Certain insurance plans are legally required to cover benefits for addiction treatment under the Affordable Care Act (ACA). A new report by Center on Addiction shows that ACA Plans sold in many states in 2017 did not comply with these requirements.
A new study that looks at the long-term costs of addiction finds heroin, oxycodone and cocaine rank as the top three most expensive substances. Each addiction costs more than a million dollars to support over a 50-year period, CNBC reports.
U.S. Surgeon General Jerome M. Adams released a report Thursday that recommends ways families, doctors, educators and business leaders can talk about and prevent addiction, according to The Washington Times.
Substance use disorders, suicides and diabetes are driving a rise in premature deaths in almost half of the United States, according to a new study published in the Journal of the American Medical Association.
Authorities planning for natural disasters such as hurricanes must prepare for its effect on people struggling with drugs or alcohol, experts tell the Associated Press. The stress of hurricanes leads to an increased danger of relapse and overdose.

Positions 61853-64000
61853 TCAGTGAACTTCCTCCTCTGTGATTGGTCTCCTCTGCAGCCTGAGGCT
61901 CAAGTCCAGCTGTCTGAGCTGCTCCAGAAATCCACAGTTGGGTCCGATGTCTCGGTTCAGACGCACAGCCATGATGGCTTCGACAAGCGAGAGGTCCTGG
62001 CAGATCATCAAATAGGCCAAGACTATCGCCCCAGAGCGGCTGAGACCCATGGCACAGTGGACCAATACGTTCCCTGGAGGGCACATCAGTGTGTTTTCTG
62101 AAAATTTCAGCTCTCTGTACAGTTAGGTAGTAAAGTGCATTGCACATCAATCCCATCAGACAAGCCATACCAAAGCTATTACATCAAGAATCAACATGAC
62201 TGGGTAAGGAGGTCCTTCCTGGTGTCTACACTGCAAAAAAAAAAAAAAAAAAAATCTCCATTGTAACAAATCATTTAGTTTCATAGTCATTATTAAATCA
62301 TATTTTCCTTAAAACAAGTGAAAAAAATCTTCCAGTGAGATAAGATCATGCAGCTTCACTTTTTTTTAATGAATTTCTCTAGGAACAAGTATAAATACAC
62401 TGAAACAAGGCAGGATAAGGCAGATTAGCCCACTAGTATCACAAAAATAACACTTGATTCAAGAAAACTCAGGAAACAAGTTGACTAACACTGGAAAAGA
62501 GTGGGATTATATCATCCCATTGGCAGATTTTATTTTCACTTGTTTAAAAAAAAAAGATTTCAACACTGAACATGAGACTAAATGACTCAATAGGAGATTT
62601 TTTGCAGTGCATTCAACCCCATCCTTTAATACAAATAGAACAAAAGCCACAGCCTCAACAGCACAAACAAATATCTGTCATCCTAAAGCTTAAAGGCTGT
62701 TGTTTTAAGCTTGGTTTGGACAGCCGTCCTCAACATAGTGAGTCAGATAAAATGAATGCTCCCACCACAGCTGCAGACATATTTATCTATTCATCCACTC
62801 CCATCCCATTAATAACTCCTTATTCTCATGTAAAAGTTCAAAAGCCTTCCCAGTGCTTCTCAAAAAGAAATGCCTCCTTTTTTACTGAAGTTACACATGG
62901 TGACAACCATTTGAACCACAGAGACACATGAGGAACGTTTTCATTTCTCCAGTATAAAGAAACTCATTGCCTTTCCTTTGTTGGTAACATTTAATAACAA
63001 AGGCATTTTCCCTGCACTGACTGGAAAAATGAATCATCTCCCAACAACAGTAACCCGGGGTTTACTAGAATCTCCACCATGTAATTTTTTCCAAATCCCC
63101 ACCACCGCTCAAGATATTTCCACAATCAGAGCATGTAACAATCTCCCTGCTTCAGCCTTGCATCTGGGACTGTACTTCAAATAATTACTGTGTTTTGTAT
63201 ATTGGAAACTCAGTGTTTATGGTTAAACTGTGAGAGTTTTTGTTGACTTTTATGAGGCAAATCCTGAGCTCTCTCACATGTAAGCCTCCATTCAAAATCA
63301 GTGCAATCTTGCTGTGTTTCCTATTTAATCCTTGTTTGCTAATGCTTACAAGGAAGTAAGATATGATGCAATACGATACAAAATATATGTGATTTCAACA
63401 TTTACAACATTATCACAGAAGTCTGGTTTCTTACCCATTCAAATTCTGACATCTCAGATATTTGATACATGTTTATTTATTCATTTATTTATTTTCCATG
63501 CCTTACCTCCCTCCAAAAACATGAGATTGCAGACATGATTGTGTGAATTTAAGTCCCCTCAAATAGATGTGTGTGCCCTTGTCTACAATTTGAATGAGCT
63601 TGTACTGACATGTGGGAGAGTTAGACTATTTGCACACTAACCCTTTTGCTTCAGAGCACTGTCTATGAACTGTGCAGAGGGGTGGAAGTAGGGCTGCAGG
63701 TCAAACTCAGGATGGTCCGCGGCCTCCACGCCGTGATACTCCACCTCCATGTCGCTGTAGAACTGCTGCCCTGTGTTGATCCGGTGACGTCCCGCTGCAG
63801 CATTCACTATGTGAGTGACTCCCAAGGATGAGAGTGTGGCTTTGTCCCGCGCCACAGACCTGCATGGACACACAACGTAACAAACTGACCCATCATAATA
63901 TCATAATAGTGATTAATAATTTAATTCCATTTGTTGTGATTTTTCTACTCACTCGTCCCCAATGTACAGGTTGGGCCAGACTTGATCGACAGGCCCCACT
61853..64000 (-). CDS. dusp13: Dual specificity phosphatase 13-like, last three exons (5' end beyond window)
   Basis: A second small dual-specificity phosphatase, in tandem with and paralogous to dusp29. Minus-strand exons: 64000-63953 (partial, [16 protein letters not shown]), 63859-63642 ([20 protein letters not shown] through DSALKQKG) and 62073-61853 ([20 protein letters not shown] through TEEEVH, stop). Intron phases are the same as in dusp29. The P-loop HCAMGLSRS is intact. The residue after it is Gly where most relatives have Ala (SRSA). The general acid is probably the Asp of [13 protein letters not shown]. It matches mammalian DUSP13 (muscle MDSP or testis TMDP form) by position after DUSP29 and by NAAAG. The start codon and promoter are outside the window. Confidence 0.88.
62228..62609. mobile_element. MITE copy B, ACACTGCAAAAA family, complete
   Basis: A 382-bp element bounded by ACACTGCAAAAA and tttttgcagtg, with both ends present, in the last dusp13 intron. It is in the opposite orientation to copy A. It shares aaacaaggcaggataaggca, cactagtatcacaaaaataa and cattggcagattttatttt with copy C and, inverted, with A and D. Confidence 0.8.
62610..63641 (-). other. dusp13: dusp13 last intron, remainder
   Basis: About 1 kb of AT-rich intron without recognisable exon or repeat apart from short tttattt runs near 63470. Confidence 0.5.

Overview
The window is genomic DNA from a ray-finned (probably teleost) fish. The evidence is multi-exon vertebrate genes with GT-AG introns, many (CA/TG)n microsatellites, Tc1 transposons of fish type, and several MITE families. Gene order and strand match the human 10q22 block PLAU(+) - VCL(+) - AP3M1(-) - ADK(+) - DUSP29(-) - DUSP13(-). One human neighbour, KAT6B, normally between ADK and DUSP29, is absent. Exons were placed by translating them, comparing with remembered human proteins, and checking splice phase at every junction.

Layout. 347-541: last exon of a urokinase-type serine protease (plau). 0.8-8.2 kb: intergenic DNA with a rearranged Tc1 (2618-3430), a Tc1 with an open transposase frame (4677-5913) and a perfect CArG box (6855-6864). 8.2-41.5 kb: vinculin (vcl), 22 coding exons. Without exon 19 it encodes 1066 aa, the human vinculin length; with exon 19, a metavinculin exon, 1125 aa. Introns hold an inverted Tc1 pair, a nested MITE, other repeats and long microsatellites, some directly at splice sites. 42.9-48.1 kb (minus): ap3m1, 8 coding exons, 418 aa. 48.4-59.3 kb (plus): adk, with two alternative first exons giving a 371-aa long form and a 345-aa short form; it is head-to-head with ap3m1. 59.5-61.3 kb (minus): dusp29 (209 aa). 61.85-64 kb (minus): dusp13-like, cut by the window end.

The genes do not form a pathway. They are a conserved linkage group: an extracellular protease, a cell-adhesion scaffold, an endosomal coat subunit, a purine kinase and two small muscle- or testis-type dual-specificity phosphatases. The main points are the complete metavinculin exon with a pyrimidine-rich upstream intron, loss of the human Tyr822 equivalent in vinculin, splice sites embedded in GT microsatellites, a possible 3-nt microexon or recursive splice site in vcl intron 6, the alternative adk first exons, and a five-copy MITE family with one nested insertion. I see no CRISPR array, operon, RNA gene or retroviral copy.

The practice of mindfulness may be helpful for people trying to reduce their dose of the opioid medication buprenorphine/naloxone (Suboxone), according to Zev Schuman-Olivier, MD, Executive Director, Center for Mindfulness and Compassion, Cambridge Health Alliance.
Addiction treatment is most successful when it lasts more than 30 days, according to researchers at the University of Southern California. They found after one year, the treatment success rate was 55 percent for those who underwent a 30-day treatment program, and 84 percent for those in treatment programs that lasted longer.
Aetna is the latest health insurer to announce it will no longer require preauthorization for opioid addiction treatment, Kaiser Health News reports. The change takes effect this month and applies to commercial plans.
In 2015, more than 12 million Americans reported misusing a prescription opioid in the past year. All of us – health care professionals, parents, educators, community leaders, law enforcement and policy makers – have a role to play in reversing the nation’s opioid epidemic and saving lives. The American Medical Association and the Partnership together are committed to ensuring that physicians and families have the education and resources they need. We urge you to join us in our efforts to reverse this national epidemic.